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Settlement FAQ

[pulled off of Stanford site, last updated Oct 2008]

Google Book Search Settlement

On October 28, 2008 Google, The Authors Guild, and the Association of American Publishers (AAP) announced a settlement agreement regarding Google Book Search.

What role did Stanford and other libraries play in the settlement?

Chief librarians and university attorneys from Stanford, the Universities of California, and the University of Michigan worked together to provide input into the settlement by advocating for libraries' interests and ensuring maximum public access both to works in copyright and in the public domain. Other U.S. libraries in the Google Book Search project also advocated for public benefits during negotiations of the proposed settlement. Libraries' significant efforts to preserve, maintain, and provide access to books have played a critical role in achieving this agreement. The universities were not parties to the litigation; the Author's Guild and several publishers brought separate lawsuits against Google and, if approved, the proposed settlement will resolve all outstanding litigation.

If approved, what will the settlement achieve in terms of the public and academic good?

Public and academic good that will be realized out of the settlement will include:

  • Free full text access at public libraries around the country.
  • Free preview and ability to either find the book at a local library or through a consumer purchase.
  • A first-ever database of both in-copyright and out-of-copyright (public domain) works on which scholars can conduct advanced research (known as the "the research corpus"). For example, a corpus of this sort will allow scholars in the field of comparative linguistics to conduct specialized large scale analysis of language, looking for trends over time and expanding our understanding of language and culture.
  • Enabling the sharing of public domain works among scholars, students and institutions. Not only will scholars and students at other universities be able to read these online, but this will make it possible to provide large numbers of texts to individuals wishing to perform research.
  • Institutional subscriptions providing access to in-copyright, out-of-print books.
  • Working copies of partner libraries' contributed works for searching and web services complementary to Google's.
  • Accommodated services for persons with print disabilities - making it possible for persons with print disabilities to view or have text read with the use of reader technology.
  • Digital copies of works digitized by Google provided to the partner libraries for long term preservation purposes. This is important because, as university libraries, we are tasked by the public to be repositories of human knowledge and information.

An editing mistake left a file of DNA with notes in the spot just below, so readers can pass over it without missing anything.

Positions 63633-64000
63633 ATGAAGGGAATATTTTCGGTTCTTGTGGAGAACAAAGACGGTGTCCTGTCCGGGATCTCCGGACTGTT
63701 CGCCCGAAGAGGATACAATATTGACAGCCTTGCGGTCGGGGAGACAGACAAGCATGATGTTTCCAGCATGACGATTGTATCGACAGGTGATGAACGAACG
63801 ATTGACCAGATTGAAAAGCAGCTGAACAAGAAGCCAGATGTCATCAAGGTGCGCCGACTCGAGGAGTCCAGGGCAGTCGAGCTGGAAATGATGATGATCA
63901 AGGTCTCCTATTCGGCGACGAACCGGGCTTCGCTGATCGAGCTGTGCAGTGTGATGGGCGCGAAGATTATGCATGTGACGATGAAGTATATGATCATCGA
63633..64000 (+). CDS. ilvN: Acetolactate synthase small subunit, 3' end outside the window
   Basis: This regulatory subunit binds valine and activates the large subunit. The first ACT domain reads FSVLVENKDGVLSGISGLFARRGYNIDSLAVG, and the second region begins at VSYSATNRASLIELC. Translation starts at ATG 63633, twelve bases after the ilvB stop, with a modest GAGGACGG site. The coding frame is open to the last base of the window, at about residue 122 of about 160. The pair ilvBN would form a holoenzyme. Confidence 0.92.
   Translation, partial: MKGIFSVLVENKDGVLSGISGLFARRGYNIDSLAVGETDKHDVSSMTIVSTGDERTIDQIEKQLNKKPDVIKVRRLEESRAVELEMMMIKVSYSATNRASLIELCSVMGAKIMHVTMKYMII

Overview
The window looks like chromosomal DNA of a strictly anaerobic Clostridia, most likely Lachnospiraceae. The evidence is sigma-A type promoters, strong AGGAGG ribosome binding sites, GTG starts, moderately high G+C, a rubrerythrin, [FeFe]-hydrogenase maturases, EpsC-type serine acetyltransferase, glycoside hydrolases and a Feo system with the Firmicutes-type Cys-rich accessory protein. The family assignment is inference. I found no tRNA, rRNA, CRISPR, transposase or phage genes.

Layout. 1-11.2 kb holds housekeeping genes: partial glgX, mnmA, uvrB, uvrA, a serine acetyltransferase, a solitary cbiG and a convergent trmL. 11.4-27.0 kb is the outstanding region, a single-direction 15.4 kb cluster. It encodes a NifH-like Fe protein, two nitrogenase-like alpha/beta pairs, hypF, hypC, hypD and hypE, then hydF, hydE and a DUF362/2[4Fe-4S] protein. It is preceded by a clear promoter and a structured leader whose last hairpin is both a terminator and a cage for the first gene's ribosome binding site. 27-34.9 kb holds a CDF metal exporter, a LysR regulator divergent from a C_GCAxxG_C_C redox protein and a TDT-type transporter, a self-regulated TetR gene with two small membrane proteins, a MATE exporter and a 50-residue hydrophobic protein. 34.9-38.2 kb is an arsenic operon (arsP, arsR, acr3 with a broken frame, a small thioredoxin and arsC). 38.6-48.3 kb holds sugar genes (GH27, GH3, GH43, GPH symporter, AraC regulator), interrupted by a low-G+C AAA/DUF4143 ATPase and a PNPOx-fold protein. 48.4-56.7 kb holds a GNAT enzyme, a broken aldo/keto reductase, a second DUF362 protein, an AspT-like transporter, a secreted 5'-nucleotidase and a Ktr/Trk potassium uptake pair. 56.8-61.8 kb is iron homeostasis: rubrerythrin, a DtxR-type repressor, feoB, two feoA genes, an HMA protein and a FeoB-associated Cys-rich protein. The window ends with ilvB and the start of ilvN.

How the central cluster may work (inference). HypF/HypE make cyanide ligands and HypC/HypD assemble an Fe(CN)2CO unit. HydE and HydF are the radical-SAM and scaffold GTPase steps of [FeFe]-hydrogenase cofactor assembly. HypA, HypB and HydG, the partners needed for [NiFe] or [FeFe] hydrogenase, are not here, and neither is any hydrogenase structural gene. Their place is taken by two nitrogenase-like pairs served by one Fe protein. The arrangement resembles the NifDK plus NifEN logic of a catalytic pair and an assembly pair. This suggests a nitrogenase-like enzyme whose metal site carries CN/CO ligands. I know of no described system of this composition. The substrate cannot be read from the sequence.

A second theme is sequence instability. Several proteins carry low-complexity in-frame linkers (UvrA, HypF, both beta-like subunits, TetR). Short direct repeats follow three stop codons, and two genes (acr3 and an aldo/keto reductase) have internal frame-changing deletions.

What does this mean for the libraries' participation in the Google Book Search project going forward?

A number of U.S. libraries that currently work with Google hope to continue to participate by making most of their collections available for this project pending the successful outcome of negotiations between each library and Google. Through their anticipated participation, the libraries are furthering their efforts to preserve, maintain and provide access to books. It is expected that additional libraries in the U.S. will participate in this project in the future.

Why do the libraries support this settlement agreement?

On balance, we believe the agreement is consistent with the libraries' missions and serves the public interest by providing the widest possible access to these materials. The agreement offers libraries the opportunity to do the following:

  • Provide greater public access to materials by making millions of works that it preserved and maintained over time freely available online at all public libraries.
  • Provide better research opportunities for college students through fee-based institutional licenses - essentially college students will have access to a "library on a laptop."
  • Make it easier for users to find materials online through keyword searches on the full text of millions of books.
  • Protect their holdings against a devastating loss in the event of a catastrophe such Hurricane Katrina, which destroyed hundreds of thousands of volumes at the Tulane University library. This agreement will ensure digital surrogates for print materials.
  • Make available to all readers with access to the Google search service, albeit for a fee, electronic copies of the full texts of many in-copyright works provided by libraries for digitization by Google.

Is this proposed settlement agreement better than litigating these cases to a final court decision?

In our view, this settlement provides more opportunities for the public than could have been achieved through the litigation. When it joined Google Book Search in 2004, Stanford was of the view and continues to be of the view that full-text copying of print materials for the purpose of making them fully searchable in a digital format is a fair use. But fair use only goes so far as to return a search result with a "snippet" - a few lines around the search term. Full text access to millions of in-copyright works was unthinkable under the fair use interpretation upon which we relied in joining the Google Book Search program in 2004. In our view, full-text access to millions of in-copyright works is preferred to snippet view of all in-copyright works.

How does this impact libraries' participation in other digitization efforts?

The agreement is non-exclusive, allowing the libraries to engage in digitization efforts on their own or to partner with others who share their vision of advancing learning and research through lawful projects to digitize materials.


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